Combining formidable linguistic and detective skills with a fine sense of impartiality, he tackles vital questions which have deterred less courageous historians... This is a book which will force its readers to rethink history

Norman Davies, F.B.A, and author of Europe: A History

Gripping and comprehensive...revisionist history of the best kind: in spare, closely argued prose, with meticulous use of statistics, [Snyder] makes the reader rethink some of the best-known episodes in Europe

Economist

A stunning contribution...a synthetic account by an East European historian in which the focus is on the geographic zone where the lethal policies of Hitler and Stalin interacted, overlapped, and mutually escalated one another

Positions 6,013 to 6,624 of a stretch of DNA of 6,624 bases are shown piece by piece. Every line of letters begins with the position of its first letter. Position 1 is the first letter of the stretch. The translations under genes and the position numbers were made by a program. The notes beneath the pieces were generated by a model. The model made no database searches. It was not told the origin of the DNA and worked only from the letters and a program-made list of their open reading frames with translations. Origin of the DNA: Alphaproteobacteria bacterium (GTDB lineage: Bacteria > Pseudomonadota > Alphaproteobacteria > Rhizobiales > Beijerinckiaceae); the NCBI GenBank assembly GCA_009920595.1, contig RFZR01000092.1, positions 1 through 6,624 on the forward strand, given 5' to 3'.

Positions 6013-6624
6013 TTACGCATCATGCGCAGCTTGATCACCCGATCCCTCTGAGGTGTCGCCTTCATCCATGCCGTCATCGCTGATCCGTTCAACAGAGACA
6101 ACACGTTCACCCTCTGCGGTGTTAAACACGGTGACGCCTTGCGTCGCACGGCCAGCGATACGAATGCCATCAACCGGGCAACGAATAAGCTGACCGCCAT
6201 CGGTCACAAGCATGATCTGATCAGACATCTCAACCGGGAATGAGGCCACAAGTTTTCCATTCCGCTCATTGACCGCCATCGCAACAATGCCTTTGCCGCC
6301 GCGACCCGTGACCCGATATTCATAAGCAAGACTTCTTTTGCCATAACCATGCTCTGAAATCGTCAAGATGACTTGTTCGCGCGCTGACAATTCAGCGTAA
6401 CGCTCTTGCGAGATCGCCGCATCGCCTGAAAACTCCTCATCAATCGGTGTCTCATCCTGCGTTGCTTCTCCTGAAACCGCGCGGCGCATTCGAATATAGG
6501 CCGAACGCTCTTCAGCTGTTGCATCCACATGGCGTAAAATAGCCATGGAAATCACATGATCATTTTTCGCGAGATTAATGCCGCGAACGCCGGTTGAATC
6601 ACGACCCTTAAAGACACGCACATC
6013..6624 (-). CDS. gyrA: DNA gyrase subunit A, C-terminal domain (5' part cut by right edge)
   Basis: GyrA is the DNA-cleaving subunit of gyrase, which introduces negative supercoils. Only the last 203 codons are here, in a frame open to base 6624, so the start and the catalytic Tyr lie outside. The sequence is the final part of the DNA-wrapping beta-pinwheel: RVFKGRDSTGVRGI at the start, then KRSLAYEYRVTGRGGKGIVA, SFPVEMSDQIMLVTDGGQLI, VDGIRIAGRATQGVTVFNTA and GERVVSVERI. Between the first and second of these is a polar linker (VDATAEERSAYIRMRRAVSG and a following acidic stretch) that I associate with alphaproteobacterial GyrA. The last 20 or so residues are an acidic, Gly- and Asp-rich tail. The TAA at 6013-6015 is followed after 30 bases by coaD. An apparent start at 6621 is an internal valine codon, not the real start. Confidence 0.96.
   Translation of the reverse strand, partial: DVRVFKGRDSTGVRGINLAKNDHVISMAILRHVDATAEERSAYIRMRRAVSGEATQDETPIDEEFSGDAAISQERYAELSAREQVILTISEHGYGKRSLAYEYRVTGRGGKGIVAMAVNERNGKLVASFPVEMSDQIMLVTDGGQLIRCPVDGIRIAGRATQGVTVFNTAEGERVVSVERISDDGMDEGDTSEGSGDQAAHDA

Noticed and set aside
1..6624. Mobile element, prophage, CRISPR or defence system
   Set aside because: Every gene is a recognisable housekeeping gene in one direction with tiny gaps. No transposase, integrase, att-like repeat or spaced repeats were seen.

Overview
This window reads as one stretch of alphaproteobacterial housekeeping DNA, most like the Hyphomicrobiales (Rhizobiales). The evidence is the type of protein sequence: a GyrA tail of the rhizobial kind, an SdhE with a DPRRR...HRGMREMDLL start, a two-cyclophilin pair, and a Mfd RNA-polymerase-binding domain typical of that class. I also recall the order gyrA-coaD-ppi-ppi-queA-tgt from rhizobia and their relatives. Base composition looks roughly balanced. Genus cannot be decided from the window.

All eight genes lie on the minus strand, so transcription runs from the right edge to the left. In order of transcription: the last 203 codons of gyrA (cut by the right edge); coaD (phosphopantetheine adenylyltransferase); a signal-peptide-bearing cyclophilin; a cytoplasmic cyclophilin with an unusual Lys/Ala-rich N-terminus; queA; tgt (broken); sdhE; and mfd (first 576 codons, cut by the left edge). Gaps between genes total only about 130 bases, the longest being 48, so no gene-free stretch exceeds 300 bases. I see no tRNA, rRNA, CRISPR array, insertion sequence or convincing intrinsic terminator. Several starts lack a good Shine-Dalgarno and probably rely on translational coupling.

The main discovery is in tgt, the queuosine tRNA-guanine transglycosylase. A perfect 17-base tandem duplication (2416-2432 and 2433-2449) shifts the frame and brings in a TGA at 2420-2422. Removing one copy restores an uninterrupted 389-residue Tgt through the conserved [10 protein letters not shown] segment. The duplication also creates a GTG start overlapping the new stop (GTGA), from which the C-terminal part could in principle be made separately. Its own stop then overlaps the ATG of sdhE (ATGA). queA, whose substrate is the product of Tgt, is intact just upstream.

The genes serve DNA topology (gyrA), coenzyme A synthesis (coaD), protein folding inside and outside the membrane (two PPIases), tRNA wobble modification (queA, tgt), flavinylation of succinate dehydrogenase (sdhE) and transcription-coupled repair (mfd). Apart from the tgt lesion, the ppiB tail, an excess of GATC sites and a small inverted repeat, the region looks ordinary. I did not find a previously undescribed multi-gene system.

Christopher R. Browning, author of 'Ordinary Men' and 'The Origins of the Final Solution'

A nuanced, original and penetrating analysis of Europe's twentieth century killing fields... History of a high order, Bloodlands may also point us towards lessons for our own time

Timothy Garton Ash, Professor of European Studies, University of Oxford, and author of The File

Part of the fascinating rethinking of eastern Europe under Hitler and Stalin, and opens up a catastrophic landscape

David Herman, New Statesman, Books of the Year

Snyder's painstaking arithmetic helps us acknowledge the anonymous dead and makes European history clearer.

James Boyle, Sunday Herald, Christmas round up